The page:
Red Pill cult guru and general social gadfly Vox Day is in some hot water with Amazon Books. His front company, Castalia House Publishing, released a new book which has since been blocked by several Amazon reviewers for numerous violations of company policy. Science Fiction writers and readers across the country reacted with glee, until the humiliated Vox agreed sheepishly to Amazon's conditions.
The background to this story is that Vox has a long-standing feud with renowned author John Scalzi, whose success Vox clearly envies. Like a mean-spirited adolescent, Vox finally crowned all of his attacks on Scalzi by publishing a pseudo-parody of Scalzi's latest work, The Collapsing Empire. But this time Vox went too far---even copying the cover of Scalzi's work, repackaging the title as The Corroding Empire and the author as 'Johan Kalsi'. Many believed this was done intentionally as way of spamming Scalzi, who recently signed a multi-million dollar deal with Tor Books---a legitimate publishing company based in the US (unlike Castalia House which is based in Finland).
After he was caught red-handed in this shameful ploy, Vox tried to claim that his book was intended to be satire; although he earlier wrote at the Vox Populi blog:
"After all what would be more amusing than for 'The Corroding Empire' to outsell and outrank 'The Collapsing Empire'? This isn't a lame parody; it is, quite to the contrary, a 'Foundation'-style novel that effectively demonstrates how hapless Tor's latest imitative mediocrity is by comparison."
So much for being a satire. And Vox---who's spent the last three days complaining that he was the target of some nefarious conspiracy within the Amazon corporate infrastructure, is now howling that the Castalia copy is getting panned by reviewers (whom Vox suspects are all stooges of Scalzi's).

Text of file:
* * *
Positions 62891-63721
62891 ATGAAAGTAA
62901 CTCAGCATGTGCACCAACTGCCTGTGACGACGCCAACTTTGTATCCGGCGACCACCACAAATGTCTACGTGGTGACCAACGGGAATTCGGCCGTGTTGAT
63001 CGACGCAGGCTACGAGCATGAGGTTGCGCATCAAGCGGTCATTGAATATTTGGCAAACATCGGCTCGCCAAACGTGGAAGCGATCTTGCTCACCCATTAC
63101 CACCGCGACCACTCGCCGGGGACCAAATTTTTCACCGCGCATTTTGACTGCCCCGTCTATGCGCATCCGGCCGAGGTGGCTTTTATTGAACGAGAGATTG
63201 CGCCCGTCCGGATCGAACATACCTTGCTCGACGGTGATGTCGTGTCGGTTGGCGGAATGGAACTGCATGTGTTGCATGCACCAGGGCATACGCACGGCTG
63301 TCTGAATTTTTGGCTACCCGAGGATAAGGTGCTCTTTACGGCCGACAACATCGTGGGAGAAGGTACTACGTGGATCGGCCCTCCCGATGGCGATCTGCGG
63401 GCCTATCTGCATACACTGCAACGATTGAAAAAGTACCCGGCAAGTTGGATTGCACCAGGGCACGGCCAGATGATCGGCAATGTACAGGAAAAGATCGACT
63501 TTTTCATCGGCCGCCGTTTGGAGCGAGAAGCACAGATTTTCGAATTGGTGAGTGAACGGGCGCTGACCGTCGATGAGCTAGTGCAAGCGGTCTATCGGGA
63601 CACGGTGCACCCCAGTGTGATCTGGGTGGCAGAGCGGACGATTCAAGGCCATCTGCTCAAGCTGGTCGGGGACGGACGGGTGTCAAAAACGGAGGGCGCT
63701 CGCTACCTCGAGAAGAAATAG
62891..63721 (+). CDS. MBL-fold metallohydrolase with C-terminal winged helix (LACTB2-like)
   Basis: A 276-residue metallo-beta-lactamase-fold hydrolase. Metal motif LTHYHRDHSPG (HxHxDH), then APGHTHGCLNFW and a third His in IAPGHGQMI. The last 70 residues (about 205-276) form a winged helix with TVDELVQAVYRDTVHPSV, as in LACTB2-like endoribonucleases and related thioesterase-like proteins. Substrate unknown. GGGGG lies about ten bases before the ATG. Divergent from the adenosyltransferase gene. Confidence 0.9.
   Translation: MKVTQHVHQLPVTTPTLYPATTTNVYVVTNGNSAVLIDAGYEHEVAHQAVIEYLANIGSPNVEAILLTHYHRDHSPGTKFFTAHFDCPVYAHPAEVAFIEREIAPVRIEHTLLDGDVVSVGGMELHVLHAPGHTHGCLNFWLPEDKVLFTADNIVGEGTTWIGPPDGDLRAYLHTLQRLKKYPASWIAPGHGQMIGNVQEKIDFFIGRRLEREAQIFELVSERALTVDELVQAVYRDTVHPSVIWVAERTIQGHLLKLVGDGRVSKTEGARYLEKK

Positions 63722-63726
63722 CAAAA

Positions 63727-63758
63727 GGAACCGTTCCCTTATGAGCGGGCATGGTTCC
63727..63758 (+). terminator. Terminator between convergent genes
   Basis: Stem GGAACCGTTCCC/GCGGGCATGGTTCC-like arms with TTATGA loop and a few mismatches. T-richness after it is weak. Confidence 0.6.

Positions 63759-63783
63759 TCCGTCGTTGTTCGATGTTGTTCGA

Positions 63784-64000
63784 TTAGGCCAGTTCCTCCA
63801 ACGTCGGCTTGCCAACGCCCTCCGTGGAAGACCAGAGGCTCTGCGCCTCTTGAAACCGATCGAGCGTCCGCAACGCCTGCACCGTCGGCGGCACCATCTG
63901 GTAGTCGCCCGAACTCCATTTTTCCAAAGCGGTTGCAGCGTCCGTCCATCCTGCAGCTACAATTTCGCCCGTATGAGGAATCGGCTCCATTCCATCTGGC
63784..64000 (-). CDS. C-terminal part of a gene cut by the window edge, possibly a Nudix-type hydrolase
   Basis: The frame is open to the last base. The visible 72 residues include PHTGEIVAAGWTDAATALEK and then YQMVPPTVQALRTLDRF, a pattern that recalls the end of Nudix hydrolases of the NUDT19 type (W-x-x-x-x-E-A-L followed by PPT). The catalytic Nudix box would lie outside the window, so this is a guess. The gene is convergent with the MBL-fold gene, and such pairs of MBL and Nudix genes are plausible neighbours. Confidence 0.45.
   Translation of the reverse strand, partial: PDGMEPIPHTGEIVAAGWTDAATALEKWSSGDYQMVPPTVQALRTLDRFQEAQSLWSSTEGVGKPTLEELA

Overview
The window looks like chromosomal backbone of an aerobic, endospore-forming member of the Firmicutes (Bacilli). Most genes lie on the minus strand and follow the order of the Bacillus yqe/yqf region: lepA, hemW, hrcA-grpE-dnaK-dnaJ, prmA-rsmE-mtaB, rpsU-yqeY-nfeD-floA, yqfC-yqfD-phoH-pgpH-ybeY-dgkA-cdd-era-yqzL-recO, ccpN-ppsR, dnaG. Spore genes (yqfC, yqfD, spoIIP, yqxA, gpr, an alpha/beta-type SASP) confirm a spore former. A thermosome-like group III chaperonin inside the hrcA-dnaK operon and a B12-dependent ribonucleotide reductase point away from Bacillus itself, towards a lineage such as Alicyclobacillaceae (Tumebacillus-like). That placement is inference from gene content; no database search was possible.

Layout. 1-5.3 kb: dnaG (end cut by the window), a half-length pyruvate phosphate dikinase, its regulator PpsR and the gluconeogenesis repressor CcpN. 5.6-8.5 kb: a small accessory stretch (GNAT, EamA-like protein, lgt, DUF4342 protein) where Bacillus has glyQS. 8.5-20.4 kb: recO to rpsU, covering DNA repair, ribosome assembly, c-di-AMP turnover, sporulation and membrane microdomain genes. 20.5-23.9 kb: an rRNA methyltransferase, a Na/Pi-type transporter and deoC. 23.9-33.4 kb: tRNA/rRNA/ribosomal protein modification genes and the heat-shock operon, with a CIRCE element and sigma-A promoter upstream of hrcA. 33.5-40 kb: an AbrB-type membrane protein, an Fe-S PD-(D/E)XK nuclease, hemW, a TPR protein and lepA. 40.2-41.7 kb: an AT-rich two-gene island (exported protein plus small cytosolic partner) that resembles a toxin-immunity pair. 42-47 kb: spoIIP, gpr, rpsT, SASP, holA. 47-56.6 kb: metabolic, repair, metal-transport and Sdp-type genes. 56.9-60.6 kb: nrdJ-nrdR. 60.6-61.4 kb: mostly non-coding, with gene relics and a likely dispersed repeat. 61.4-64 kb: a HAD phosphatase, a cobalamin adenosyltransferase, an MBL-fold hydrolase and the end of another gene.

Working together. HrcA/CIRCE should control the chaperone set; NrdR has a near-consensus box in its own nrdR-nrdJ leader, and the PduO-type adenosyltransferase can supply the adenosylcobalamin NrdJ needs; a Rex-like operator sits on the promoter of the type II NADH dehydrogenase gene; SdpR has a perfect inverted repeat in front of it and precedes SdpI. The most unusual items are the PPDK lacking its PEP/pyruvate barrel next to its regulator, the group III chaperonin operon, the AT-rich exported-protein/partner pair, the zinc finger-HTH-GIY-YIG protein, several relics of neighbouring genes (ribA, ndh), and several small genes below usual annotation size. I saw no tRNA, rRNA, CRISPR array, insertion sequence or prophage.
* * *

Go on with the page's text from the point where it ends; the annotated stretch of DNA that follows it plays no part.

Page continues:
It should be noted that, among the Science Fiction community, Vox' reputation as a writer seems to be somewhere near the absolute bottom and his character is regarded even lower. His nominated works for the prestigious Hugo Award have scored lower than 'None of the Above' for the past three straight years---in spite of numerous allegations that Vox and his Red Pill disciples were manipulating the ballots. In 2013, he was unanimously expelled from the Science Fiction Writers Association for using their official Twitter feed to make personal attacks against other SFWA members. This was shortly after he lost the election as head of the SFWA to noted author Stephen Gould by a 90-point margin. Vox has held a grudge against Twitter, Gould, and the SFWA ever since.
The lesson from this latest fiasco instigated by the Red Pills is that they are hardly the 'masculine archetypes' that they represent themselves to be. Are there problems in the publishing industry? Certainly. But as men---and as Conservatives---we need to hold ourselves to more mature standards of behavior. Ask yourselves whether or not Vox and others like him are what you'd want your sons to be. The kind of narcissistic and spiteful behavior that the Red Pills engage in shows again that they aren't part of anything that represents real Conservatism.